Poems Aloud

£11.99

There is a lack of confidence around poetry that belies its beauty, application and necessity. Joseph Coelho, poet and writer, has created award-winning and user-friendly titles such as Overheard in a Tower Block and How to Write Poems. Furthermore, he works an exhausting tour schedule throughout Britain, performing, teaching and advocating poetry to all.

‘Poems Aloud‘ is a wonderful book. Joseph Coelho has created poetry with a variety of devices and styles that he invites readers to perform. Each is crafted so effectively. For example the verses created in ‘Say How You Feel‘, enable the reader to change ‘tone and try and show different emotions as you read‘. There is a raft of descriptive verbs in ‘The Bones of Pampachiri‘ that beg to be brought to life through acting, such as ‘scrambled’, ‘slipped’, ‘stepped’, ‘clambered’, ‘crept’, pooled’,’quake’, ‘stumbled’…. 

While this is an essential books for schools, I suggest that ‘Poems Aloud’ would be an ideal book to share at bedtime, or to enjoy reading or imagining with alone. It is a brilliant book, elevated even more by the empathetic, descriptive illustrations of Daniel Gray- Barnett.

Description

Poems Aloud

Joseph Coelho and Daniel Gray- Barnett

(Wide- Eyed)

‘Poems Aloud’ should become a bookshelf staple. I can imagine the poetry being formed by Joseph Coelho. Mr Bookwagon asked, ‘Did he write every one of these poems. Really?’ Oh yes! After How to Write Poems, this national treasure of a poet has created a book that demonstrates devices and poetry styles within a range of his works. These poems need sharing.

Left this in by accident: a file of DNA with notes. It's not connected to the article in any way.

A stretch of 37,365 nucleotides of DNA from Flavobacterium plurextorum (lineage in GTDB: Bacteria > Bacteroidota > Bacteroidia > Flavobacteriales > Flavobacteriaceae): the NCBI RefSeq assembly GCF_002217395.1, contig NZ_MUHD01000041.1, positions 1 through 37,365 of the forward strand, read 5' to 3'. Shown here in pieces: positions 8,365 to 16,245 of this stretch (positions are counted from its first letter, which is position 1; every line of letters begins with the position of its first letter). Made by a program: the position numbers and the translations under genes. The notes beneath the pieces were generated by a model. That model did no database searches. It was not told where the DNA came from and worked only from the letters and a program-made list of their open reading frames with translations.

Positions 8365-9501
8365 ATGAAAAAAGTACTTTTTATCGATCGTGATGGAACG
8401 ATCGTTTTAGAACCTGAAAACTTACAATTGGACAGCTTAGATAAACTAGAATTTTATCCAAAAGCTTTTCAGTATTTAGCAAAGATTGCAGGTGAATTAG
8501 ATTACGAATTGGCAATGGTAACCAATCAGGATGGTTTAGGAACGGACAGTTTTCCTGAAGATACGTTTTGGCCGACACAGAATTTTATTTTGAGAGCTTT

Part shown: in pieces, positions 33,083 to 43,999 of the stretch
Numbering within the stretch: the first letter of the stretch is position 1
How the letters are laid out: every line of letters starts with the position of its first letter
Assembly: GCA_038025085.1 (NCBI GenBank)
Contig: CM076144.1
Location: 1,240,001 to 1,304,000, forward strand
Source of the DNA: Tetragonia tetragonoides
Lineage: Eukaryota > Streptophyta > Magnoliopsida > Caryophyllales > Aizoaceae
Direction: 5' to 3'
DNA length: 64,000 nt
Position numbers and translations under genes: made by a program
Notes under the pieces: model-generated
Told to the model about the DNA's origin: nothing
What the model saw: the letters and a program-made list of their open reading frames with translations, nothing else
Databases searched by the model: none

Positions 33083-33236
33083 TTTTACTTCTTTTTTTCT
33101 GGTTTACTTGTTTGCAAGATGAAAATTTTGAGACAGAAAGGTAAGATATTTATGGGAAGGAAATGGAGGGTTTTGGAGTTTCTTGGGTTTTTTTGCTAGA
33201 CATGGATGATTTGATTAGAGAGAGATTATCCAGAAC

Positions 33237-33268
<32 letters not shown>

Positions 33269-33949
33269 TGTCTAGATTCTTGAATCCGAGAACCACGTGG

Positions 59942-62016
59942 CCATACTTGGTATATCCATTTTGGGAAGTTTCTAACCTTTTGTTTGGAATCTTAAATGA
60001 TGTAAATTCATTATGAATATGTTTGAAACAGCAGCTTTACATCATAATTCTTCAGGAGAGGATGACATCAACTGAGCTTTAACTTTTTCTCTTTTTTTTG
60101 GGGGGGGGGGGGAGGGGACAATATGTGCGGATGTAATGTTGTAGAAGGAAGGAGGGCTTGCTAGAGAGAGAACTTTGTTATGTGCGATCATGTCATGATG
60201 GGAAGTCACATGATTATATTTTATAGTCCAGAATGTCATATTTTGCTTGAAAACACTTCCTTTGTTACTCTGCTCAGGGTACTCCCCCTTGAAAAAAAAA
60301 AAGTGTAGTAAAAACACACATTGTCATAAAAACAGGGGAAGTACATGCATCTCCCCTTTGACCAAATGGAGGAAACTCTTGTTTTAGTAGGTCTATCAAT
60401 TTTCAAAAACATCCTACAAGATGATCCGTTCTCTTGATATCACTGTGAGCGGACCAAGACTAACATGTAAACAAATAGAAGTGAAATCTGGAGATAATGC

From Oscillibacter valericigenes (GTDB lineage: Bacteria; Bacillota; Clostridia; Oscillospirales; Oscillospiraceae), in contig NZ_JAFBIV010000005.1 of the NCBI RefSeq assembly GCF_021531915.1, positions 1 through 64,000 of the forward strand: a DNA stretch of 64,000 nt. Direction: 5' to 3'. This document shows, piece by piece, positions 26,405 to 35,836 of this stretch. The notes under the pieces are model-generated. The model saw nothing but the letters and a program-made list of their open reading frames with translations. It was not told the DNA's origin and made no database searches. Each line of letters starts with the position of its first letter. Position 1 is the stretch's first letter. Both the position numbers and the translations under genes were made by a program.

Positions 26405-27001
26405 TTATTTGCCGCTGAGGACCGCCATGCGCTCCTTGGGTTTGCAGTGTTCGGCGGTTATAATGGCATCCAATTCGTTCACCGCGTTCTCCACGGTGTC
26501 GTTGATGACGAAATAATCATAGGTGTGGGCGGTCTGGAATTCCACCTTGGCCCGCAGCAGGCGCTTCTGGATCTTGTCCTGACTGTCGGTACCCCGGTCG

Joseph Coelho introduces this book by stating, ‘poetry and performance have always gone hand in hand‘. Furthermore he offers, ‘the biggest rule of all is poetry is fun and ultimately there are no rules‘. The first section includes Tongue Twisters of ‘slipping, shimmering, stinking slime‘, and ‘red, radiating, robots‘. He introduces homophones through a narrative around a ‘chilly chilli’. The rhyming words within ‘Something Wondrous’really pop‘ e.g., ‘gold leaf tree’ and ‘luminescing sea‘. I love the journey of a tour in ‘To the Countryside’, wherein the reader is invited to practise their diminuendo.
Poems Aloud‘ is a masterclass in poetry, from style, shape and device, with an invitation to readers to appreciate, practise and perform. Somehow, Joseph Coelho’s introductions to each piece lure us in. For example in ‘The Bear‘ he suggests, ‘take your time, pause and create to add emphasis’. Finally, I recommend Daniel Gray-Barnett’s illustrations. It seems like they interpret the mood and style of each piece. There are tonal, colour and method differences of such subtlety and style.

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